By Liam Morgan

Kiplagat has compared the recent doping scandal in sport in Kenya to that of AIDS ©Getty ImagesAthletics Kenya President Isaiah Kiplagat has suggested the recent doping crisis to sweep the nation is "as bad as AIDS", when highlighting measures taken to tackle recent problems in his country.

At least 38 Kenyan athletes have reportedly failed tests and Kiplagat has announced a range of different responses that will be brought in to help combat the issue, which is being described as an epidemic.

"This doping issue is just as bad as AIDS, this will be a serious elaborate exercise," he told Agence France-Presse.

"We will roll out an educative programme such as the one Kenya launched when HIV-AIDS was first detected.

"We plan to have our own doping control officers to nab the athletes locally."

The development follows President of the National Olympic Committee of Kenya (NOCK) Kipchoge Keino's view that doping in sport should become a criminal offence.

A similar argument was suggested by Germany last year, but it was widely criticised by World Anti-Doping Agency President Sir Craig Reedie, who is against jail terms for implicated athletes.

The most notable recent doping scandal to hit Kenya involved three-time Boston Marathon winner Rita Jeptoo after she tested positive for banned substance Erythropoietin (EPO) back in September.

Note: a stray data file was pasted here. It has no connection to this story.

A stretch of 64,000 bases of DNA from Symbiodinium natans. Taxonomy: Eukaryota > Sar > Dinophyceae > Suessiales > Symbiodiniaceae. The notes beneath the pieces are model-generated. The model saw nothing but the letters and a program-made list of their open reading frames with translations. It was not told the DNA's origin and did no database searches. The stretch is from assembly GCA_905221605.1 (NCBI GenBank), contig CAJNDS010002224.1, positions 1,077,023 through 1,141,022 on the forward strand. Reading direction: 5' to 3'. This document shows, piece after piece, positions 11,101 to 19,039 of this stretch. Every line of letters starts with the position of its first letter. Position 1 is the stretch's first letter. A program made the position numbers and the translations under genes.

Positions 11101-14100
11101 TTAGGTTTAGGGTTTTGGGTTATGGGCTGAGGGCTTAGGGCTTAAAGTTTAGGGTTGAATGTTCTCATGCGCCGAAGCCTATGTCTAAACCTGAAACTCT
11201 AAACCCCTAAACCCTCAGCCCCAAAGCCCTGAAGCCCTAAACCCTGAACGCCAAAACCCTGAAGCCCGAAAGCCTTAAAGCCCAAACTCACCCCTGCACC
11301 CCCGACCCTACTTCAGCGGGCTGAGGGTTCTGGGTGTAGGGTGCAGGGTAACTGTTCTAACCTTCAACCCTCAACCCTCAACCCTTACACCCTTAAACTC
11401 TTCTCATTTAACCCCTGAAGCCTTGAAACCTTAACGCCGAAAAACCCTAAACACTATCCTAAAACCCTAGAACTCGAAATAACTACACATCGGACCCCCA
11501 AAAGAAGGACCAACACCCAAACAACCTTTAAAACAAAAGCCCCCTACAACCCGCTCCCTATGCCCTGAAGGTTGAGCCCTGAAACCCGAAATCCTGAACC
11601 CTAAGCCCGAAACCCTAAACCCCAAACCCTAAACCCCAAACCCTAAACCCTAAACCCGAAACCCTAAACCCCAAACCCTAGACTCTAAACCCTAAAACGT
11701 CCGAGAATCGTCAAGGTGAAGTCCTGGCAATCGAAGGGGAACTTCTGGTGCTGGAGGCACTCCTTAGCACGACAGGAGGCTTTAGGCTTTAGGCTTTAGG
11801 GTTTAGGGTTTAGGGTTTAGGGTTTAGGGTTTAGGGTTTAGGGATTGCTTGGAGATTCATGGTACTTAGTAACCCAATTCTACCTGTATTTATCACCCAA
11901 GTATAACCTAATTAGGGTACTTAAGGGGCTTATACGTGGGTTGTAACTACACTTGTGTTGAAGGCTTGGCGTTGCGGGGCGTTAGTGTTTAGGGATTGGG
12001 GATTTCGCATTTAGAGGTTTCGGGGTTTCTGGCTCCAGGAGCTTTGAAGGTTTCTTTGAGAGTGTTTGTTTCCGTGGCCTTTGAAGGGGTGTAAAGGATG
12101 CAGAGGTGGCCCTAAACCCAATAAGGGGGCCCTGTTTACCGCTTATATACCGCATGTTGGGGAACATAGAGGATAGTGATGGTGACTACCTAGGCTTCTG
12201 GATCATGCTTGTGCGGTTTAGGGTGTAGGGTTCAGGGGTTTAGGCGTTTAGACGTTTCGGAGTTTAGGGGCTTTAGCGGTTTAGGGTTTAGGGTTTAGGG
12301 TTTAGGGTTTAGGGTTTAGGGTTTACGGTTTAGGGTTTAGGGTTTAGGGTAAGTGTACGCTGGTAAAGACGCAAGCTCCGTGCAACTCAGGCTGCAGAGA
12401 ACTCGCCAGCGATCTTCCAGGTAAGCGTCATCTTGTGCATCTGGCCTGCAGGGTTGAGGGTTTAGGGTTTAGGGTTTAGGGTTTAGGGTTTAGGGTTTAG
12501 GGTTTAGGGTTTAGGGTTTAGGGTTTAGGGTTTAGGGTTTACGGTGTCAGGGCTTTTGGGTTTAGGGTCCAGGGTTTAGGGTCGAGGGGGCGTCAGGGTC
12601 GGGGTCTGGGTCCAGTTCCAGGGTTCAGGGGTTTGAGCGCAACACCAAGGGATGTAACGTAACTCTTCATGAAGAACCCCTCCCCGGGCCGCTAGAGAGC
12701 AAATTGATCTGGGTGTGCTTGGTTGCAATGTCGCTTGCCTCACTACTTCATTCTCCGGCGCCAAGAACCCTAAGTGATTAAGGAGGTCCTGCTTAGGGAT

Sports authorities in the country have been widely accused of inaction on the controversial subject, but this is set to change and the new measures coincide with Jeptoo having to go in front of a Athletics Kenya Doping commission, with her case set to be heard on Thursday (January 15).

Jeptoo is arguably the most high-profile Kenyan athlete to have been found guilty of using banned substances ©Getty ImagesJeptoo is arguably the most high-profile Kenyan athlete to have been found guilty of using banned substances ©Getty Images

Under the new rules, athletes and agents who are found to have been involved in illicit doping could be banned for life, while elite athletes will also be issued with biological passports in order to test blood and urine samples on a monthly basis.

More doping tests, including ones to be conducted outside of competition, are set to be introduced, and managers, coaches and agents will now have to register with Athletics Kenya and provide a list of all the athletes they manage or coach.

"The reputation of our sportsmen and women has been tainted beyond any imagination," 1968 Olympic 1500 metres and 1972 3,000m steeplechase gold medallist Keino told The Daily Nation recently.

The news also follows an announcement in November that the Anti-Doping Agency of Kenya is to be set-up.

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